Stocks look pricey, bonds look pricey. Is it time for investors to consider cash?


The best investment idea of 2018 may also be the markets least exciting.

Cash, long ignored by investors amid a multiyear bull market in stocks, as well as a decadelong rotation into bonds, has found some supporters who view it as one of the few risk-free options in a market that otherwise seems to offer nothing but risk and lofty prices.

The views come at a time when valuation concerns are growing around both stocks and bonds. Equities have been on a tear for years, and last year major indexes hit a record number of all-time highs amid a backdrop bereft of volatility or significant pullbacks. Although few are forecasting a bull-market-killing recession, the current environment suggests less upside potential in stocks, along with the potential for more downside. At the same time, bond prices are expected to extend their downtrend, pushing yields which move inversely higher, as the Federal Reserve raises interest rates.


Its hard to argue that 2017s Goldilocks marketscharacterized by extremely low volatility, rebounding global growth, constructive monetary policy, low inflation and loose financial conditionshas not given way to 2018s euphoric markets, wrote Lisa Shalett, head of investment and portfolio strategies at Morgan Stanley Wealth Management. Against this backdrop of an increasingly pricey U.S. equity market, and extremely rich credit market and rising global rates, the Global Investment Committee is focusing more on cash as a critical asset class for 2018.

The rally seen in stocks over 2017 has led to a surge in bullish sentiment, which some analysts have cautioned could represent a contrary warning signal, though others have said optimism market hasnt yet reached the level of euphoria, a stage that is considered a killer of bull markets.


At the same time, U.S. stocks are among the most expensive in the world, based on a variety of valuation metrics. Vincent Deluard, head of global macro strategy at INTL FCStone Financial, recently noted that based on the closely watched price-to-sales measure, U.S. equities are already more overvalued than they were during the internet bubble.

Chart courtesy INTL FCStone Financial


Deluard called 2018 the year of cash and said from a strategic allocation perspective, the most important decision for investors in 2018 may be to overweight cash, at the expense of fixed income.

Bond yields have been rising steadily ever since the U.S. 10 Year Treasury
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hit a record-low yield of 1.36% in July 2016. Since then, it has moved up to 2.63%, and yields are expected to continue rising alongside interest rates. Goldman Sachs expects the 10-year yield to end 2018 at 2.9%, and for it to continue climbing for the foreseeable future, hitting 3.3% in 2019 and 3.5% in 2020. This would mean a decline in the price of the 10-year over the next three years, as prices and yields move inversely to each other.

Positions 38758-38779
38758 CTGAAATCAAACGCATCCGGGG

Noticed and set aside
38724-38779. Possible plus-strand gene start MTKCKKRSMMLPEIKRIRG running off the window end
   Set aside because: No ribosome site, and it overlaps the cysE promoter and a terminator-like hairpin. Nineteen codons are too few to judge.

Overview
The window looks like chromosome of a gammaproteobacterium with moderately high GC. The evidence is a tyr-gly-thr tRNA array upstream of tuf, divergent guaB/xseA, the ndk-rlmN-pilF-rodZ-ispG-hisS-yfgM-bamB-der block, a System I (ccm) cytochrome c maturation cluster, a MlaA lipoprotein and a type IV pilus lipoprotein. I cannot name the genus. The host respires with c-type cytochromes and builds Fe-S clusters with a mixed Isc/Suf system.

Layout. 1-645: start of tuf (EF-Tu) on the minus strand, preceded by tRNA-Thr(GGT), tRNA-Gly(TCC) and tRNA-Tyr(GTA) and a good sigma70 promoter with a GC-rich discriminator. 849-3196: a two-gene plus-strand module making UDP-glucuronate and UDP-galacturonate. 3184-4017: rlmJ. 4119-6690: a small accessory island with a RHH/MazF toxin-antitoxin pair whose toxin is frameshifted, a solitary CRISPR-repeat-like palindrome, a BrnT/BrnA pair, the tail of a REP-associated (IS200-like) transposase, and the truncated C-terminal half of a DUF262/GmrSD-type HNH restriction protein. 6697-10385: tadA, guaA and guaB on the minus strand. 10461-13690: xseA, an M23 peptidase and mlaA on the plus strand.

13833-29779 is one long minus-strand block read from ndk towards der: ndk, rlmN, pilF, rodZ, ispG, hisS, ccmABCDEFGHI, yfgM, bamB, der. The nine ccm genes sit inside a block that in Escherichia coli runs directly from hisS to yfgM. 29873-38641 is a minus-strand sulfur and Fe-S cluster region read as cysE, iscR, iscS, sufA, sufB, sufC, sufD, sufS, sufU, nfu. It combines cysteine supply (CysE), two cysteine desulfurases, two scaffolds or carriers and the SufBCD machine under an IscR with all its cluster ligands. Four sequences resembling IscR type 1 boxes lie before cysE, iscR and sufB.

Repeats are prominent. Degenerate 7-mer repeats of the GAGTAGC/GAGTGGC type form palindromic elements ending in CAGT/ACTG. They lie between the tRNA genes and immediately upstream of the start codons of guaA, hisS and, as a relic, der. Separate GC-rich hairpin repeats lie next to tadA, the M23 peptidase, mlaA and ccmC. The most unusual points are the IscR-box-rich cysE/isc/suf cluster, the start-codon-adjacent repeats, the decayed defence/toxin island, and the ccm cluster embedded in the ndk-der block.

A particular concern for bond investors is the expectation that the Treasury Department could issue $1 trillion of debt in 2018, almost double the amount seen in 2017.

With valuations of both stocks and credit-linked bonds near historic extremes, the margin of error for data or sentiment disappointments is low. Its increasingly important for investors to build hedges into their portfolios that could cushion a normalization of volatility, wrote Morgan Stanley Wealth Managements Shalett.

Aside from the obvious advantage of cash in providing instant liquidity, an ability to take advantage of correction and portfolio ballast against rising volatility, we note that after a long and frustrating decade, cash yields are more attractive in an absolute sense.


Shalett referred to the federal-funds rate and the three-month U.S. Treasury bill rate. Both are now safely above zero, she wrote, adding that the two-year Treasury yield is around 2%
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marking the first time since 2009 that the real yieldthe nominal yield adjusted for inflationis positive.

So far, investors dont seem to be taking these views to heart. According to the latest BofA Merrill Lynch fund manager survey, the average cash position in portfolios fell to a five-year low of 4.4%. Equity allocation hit a two-year high of 55%. Such positioning has been echoed across Wall Street: TD Ameritrade recently reported that its clients ended 2017 with market exposure at all-time highs, while cash balances for Charles Schwab clients reached their lowest level on record in the third quarter, according to Morgan Stanley, which wrote that retail investors cant stay away from stocks.

On average, analysts expect the S&P 500

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